Massive Stalkerware Exposes Tens of Thousands of Android Devices to Privacy Breach

A shocking discovery by Switzerland-based hacker maia arson crime has revealed that an Iranian stalker ware company named ‘virsys’ or ‘virsis’ has been spying on thousands of Android devices since 2016. This nefarious stalkerware, known as Spyhide, has been surreptitiously collecting real-time information, including contacts, messages, photos, call logs, recordings, and precise location data, and transmitting it to the Iranian software company.

TechCrunch, having gained access to Spyhide’s text-only database, has shed light on the extensive scale of these attacks, estimating that around 60,000 Android devices have fallen victim to this privacy invasion. The investigation found that over 100,000 location data points were uploaded from a single US-based device, with an additional 3,000 US devices contributing to the alarming data logs. Other targeted regions include central and eastern Europe, the UK, Brazil, and Indonesia, indicating the global reach of this malicious operation.

While the number of affected victims has been reduced by individuals using multiple devices, the overall impact remains significant. TechCrunch’s findings reveal that a staggering 3.3 million text messages containing sensitive information such as two-factor authentication (2FA) codes and password reset links were compromised. Moreover, 1.2 million call logs with recipients’ phone numbers and 312,000 call recording files were exposed, further amplifying the severity of this breach.

Disturbingly, Spyhide also harvested 925,000 contact lists, 382,000 photos, and 6,000 ambient recordings from victims’ devices. The covert app, downloaded directly from Spyhide’s website instead of the Play Store, evaded Google’s screening, making it harder to hold the tech giant accountable. However, enabling Google Play Protect offers some protection against stalkerware and malware threats.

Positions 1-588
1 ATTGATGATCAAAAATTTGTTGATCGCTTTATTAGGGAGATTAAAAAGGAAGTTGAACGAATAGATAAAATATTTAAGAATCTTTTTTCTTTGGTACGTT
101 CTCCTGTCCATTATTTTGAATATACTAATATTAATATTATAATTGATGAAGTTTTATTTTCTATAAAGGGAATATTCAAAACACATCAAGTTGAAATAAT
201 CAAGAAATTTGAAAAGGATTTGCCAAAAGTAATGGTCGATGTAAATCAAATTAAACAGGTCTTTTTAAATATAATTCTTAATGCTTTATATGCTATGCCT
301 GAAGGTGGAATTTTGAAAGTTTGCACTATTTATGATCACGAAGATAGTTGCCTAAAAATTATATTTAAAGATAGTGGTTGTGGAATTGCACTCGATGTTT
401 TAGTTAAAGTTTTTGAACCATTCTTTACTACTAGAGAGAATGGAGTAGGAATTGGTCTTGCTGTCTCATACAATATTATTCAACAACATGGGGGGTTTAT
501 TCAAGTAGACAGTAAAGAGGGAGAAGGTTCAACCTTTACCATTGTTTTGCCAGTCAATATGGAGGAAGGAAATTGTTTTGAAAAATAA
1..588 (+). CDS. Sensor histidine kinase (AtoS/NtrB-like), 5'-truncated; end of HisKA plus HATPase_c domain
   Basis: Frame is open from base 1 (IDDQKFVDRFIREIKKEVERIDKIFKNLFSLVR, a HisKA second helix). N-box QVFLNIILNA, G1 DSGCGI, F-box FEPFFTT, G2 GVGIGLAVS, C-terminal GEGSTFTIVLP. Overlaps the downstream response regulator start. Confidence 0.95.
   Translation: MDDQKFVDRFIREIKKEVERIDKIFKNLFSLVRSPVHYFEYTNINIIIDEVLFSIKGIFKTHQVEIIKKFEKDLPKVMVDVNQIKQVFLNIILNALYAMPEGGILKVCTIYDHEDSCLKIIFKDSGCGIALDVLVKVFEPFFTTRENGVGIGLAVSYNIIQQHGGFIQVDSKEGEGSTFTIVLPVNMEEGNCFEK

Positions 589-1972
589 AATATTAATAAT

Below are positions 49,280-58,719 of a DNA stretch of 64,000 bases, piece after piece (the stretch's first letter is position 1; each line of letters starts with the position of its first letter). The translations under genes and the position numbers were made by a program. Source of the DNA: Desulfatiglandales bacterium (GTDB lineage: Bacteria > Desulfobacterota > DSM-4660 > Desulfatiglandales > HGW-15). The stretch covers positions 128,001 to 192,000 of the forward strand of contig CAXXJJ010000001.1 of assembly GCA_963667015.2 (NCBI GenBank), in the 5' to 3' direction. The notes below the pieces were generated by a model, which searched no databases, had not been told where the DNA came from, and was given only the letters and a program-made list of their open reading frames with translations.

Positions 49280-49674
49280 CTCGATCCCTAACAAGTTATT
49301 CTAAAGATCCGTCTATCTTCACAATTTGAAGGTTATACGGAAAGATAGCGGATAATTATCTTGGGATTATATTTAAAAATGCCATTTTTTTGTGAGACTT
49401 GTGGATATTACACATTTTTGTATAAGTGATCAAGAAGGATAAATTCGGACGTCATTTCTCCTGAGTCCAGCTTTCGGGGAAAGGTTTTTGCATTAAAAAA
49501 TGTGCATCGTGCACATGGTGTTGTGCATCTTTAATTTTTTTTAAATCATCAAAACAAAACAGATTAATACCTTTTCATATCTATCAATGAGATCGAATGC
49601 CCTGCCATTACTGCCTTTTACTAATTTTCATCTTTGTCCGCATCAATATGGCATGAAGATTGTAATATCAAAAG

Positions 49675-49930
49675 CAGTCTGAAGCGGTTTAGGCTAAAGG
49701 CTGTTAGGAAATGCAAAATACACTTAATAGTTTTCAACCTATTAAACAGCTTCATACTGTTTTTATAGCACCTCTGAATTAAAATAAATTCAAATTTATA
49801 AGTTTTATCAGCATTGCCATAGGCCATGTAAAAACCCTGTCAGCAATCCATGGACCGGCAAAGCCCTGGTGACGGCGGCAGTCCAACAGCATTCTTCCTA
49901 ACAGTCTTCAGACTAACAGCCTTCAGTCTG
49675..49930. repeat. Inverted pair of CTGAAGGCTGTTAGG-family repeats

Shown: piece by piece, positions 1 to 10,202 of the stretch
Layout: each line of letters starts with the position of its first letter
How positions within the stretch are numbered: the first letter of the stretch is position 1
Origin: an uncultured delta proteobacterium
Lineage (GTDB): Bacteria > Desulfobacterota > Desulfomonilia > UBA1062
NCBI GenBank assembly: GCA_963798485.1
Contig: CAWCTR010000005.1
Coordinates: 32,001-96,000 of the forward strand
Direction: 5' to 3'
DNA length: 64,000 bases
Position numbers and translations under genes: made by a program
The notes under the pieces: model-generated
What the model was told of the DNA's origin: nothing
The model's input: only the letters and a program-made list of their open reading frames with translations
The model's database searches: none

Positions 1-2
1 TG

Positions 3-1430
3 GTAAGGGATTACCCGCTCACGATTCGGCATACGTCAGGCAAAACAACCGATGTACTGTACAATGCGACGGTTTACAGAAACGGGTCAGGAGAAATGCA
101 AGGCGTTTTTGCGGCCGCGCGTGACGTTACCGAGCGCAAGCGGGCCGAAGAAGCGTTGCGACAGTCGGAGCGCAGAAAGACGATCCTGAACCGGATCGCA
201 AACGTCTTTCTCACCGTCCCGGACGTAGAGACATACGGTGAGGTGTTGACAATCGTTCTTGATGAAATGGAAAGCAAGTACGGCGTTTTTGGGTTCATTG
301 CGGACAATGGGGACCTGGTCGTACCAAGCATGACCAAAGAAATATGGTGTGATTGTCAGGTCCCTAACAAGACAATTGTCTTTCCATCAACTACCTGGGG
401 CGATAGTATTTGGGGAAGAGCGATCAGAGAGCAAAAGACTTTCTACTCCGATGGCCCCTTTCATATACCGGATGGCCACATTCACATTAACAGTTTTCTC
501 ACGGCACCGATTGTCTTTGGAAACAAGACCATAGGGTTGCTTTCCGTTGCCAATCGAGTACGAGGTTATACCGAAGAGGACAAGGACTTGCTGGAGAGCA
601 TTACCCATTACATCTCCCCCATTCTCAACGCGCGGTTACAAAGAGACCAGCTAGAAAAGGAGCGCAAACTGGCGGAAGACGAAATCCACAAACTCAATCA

TechCrunch attempted to reach out to the two Iranian developers, Mostafa M and Mohammad A, but received no response. Mohammad A claimed to have been briefly involved with the project as a contractor eight years ago, according to an email sent to maia arson crimew.

German web hosting provider Hetzner, identified as the host for Spyhide data logs, stated that it does not permit the hosting of spyware, indicating that the stalkerware’s activities are clearly in violation of the hosting service’s terms.

This alarming revelation highlights the urgent need for vigilance and robust security measures to protect users from such invasive stalkerware and safeguard their privacy in the ever-evolving digital landscape.